A Brazilian engineering consultancy firm is coming up with some enterprising ways to reduce congestion in the capital city.
It is suggesting strategically placed bus stops at specific intervals, parking restrictions around the Bourda Market area and the directional changes to streets around the Stabroek Market area.
The presentation was made by Brazilian’s firm, LOGIT, during a public stakeholder engagement for Sustainable Urban Transport Study for Georgetown (SUTS). The event was held Friday at Cara Lodge Hotel, Quamina Street, and saw the attendance of a number of senior policy makers, including Public Infrastructure Minister, David Patterson.
With a significant number of jobs, state offices and the seat of Government located there, as well as the main shopping and entertainment areas, the congestion leading to Georgetown and confusion around key areas have been cause for major concerns.
Hours are lost in the traffic.
Despite a new Demerara Harbour Bridge in the making and expansion to the East Coast and East Bank Demerara highways, the bottlenecks continue to be in the city.
The confusion in the Stabroek Market area and around key choke-points like Regent and Camp Streets, Homestretch Avenue and Vlissengen Road, continue to trouble transportation officials.
On days of the sitting of the National Assembly, the situation becomes worse with several perimeter streets normally closed.
LOGIT, in its presentation to stakeholders, pointed to the congestion especially at peak hours, mainly at major intersections.
The population sprawl over Regions Three and Four, and the fact that Georgetown is the most important destination contributes to the increase in traffic.
Among other things, LOGIT says, there is an urgent need to create new traffic routes, a better traffic signal plan and improved infrastructure, and the need to implement restrictive parking.
To efficiently use the city roads, there will be a need to move the bus parks, monitor and enforce business activities and sidewalks, introduce more pedestrian crossings, improve lights and build cycle paths and lanes.
Among some of the key areas that LOGIT found to be trouble spots are the Kitty seawall area, by the pump station; the Vlissengen Road and Homestretch Avenue intersection near the Ministry of the Presidency; the Stabroek and Bourda Market areas; Mandela Avenue and Hunter Street intersection and the bottleneck at Sandy Babb Street and Vlissengen Road area.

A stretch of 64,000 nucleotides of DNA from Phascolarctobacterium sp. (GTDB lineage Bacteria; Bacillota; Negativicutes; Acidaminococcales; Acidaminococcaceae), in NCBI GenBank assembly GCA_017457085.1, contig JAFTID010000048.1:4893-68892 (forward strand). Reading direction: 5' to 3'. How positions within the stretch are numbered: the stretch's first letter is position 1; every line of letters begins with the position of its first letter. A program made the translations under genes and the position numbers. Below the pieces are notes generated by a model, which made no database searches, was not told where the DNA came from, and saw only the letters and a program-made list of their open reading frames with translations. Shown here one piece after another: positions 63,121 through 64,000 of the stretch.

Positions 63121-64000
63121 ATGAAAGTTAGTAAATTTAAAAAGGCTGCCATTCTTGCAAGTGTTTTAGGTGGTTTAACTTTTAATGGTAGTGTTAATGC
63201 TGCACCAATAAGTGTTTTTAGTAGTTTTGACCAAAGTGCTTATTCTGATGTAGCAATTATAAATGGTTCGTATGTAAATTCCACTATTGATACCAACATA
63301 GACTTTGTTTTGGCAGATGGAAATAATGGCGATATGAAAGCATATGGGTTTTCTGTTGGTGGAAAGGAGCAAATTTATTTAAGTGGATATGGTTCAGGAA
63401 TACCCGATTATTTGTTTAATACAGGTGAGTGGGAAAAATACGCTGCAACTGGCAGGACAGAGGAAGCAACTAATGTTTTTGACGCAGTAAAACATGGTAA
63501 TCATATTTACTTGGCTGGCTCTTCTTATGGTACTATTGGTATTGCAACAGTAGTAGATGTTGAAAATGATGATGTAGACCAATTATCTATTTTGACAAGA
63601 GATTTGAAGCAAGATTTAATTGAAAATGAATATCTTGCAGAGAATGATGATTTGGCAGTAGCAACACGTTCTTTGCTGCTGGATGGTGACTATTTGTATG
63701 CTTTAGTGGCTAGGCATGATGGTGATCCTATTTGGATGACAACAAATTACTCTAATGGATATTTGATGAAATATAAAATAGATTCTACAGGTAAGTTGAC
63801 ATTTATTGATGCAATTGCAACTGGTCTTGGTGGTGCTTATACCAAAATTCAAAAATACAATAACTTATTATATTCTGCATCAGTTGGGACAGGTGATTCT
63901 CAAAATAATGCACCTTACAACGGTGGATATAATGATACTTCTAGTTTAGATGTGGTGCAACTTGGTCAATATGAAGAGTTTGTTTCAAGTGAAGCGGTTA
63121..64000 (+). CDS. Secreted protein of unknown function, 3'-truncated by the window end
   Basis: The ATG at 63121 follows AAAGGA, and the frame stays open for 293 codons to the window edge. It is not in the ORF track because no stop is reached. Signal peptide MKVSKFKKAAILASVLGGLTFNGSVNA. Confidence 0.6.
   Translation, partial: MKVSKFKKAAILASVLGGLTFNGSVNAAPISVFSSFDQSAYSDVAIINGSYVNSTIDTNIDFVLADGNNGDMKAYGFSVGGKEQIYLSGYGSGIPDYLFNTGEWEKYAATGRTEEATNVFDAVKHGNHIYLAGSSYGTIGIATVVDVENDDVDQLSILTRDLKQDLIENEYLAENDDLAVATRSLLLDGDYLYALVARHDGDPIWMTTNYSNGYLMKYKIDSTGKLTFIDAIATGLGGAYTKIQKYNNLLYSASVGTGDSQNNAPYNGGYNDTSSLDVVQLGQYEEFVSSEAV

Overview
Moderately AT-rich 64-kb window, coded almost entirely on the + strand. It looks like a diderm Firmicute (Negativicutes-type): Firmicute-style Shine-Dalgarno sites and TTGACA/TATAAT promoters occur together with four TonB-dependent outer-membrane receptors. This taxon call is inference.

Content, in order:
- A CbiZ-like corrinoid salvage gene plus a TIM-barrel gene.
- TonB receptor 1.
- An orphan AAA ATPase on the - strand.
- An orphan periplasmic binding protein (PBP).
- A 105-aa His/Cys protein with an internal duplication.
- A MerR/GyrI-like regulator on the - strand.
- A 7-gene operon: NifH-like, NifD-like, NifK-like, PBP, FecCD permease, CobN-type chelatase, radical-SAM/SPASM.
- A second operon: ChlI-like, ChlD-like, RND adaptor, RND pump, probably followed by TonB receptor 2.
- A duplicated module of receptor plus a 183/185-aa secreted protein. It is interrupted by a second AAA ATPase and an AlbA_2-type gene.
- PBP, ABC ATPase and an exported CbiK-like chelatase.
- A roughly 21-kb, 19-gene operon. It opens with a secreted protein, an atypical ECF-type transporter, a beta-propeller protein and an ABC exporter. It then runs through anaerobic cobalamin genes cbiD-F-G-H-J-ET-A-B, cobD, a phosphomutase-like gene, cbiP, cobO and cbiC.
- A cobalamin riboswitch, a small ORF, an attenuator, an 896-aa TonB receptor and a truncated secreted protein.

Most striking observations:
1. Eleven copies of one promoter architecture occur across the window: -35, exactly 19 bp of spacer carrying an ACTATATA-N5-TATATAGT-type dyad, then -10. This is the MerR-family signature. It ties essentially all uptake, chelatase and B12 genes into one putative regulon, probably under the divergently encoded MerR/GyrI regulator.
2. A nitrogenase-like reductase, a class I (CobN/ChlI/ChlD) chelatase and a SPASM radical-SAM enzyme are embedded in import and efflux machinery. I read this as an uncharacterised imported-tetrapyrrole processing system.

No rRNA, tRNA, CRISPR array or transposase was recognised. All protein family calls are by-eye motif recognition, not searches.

At the Kitty seawall area, the roundabout that is under construction is ideal. There is a need to widen the approach at Vlissengen Road and Princes Streets.
Not too far away at the intersection of D’Urban Street and Vlissengen Road, there should be improvements to the traffic light situation.
LOGIT is recommending that there should be bus stops or terminals at 300-400 meters apart, to reduce minibuses stopping anywhere as is the case now. There should be some changes in direction to streets around the Stabroek Market area.
An increase in police presence would also be ideal around the bus parks and business places to control vending and the behaviour and conduct of drivers and conductors.
LOGIT is also recommending paid parking on some streets and even parking restrictions in some streets.
With regards to cargo deliveries, there should be designated areas for these and with defined parking spots.
Ways will have to be found to make certain areas off-limits to vehicles and walking and the use of bicycles encouraged.
In as much as possible, parking in other designated streets should be encouraged to reduce congestion, LOGIT said.
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